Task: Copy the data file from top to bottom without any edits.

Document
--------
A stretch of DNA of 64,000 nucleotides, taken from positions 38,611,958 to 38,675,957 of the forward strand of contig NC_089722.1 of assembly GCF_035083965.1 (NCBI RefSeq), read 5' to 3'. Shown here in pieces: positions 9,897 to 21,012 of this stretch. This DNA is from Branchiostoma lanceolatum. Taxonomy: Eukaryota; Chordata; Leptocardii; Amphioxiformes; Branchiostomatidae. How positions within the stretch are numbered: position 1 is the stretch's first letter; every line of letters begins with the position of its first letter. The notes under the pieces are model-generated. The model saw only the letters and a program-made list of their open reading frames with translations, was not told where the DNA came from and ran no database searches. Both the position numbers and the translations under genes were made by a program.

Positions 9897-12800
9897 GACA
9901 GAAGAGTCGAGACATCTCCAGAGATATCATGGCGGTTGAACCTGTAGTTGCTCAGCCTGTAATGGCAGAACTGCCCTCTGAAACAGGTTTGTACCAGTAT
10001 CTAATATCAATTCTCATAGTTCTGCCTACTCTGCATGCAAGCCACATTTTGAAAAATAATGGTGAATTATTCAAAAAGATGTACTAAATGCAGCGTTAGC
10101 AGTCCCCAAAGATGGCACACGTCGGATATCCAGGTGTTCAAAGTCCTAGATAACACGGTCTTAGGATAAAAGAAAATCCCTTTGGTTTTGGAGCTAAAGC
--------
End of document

A stretch of DNA of 64,000 nucleotides, taken from positions 38,611,958 to 38,675,957 of the forward strand of contig NC_089722.1 of assembly GCF_035083965.1 (NCBI RefSeq), read 5' to 3'. Shown here in pieces: positions 9,897 to 21,012 of this stretch. This DNA is from Branchiostoma lanceolatum. Taxonomy: Eukaryota; Chordata; Leptocardii; Amphioxiformes; Branchiostomatidae. How positions within the stretch are numbered: position 1 is the stretch's first letter; every line of letters begins with the position of its first letter. The notes under the pieces are model-generated. The model saw only the letters and a program-made list of their open reading frames with translations, was not told where the DNA came from and ran no database searches. Both the position numbers and the translations under genes were made by a program.

Positions 9897-12800
9897 GACA
9901 GAAGAGTCGAGACATCTCCAGAGATATCATGGCGGTTGAACCTGTAGTTGCTCAGCCTGTAATGGCAGAACTGCCCTCTGAAACAGGTTTGTACCAGTAT
10001 CTAATATCAATTCTCATAGTTCTGCCTACTCTGCATGCAAGCCACATTTTGAAAAATAATGGTGAATTATTCAAAAAGATGTACTAAATGCAGCGTTAGC
10101 AGTCCCCAAAGATGGCACACGTCGGATATCCAGGTGTTCAAAGTCCTAGATAACACGGTCTTAGGATAAAAGAAAATCCCTTTGGTTTTGGAGCTAAAGC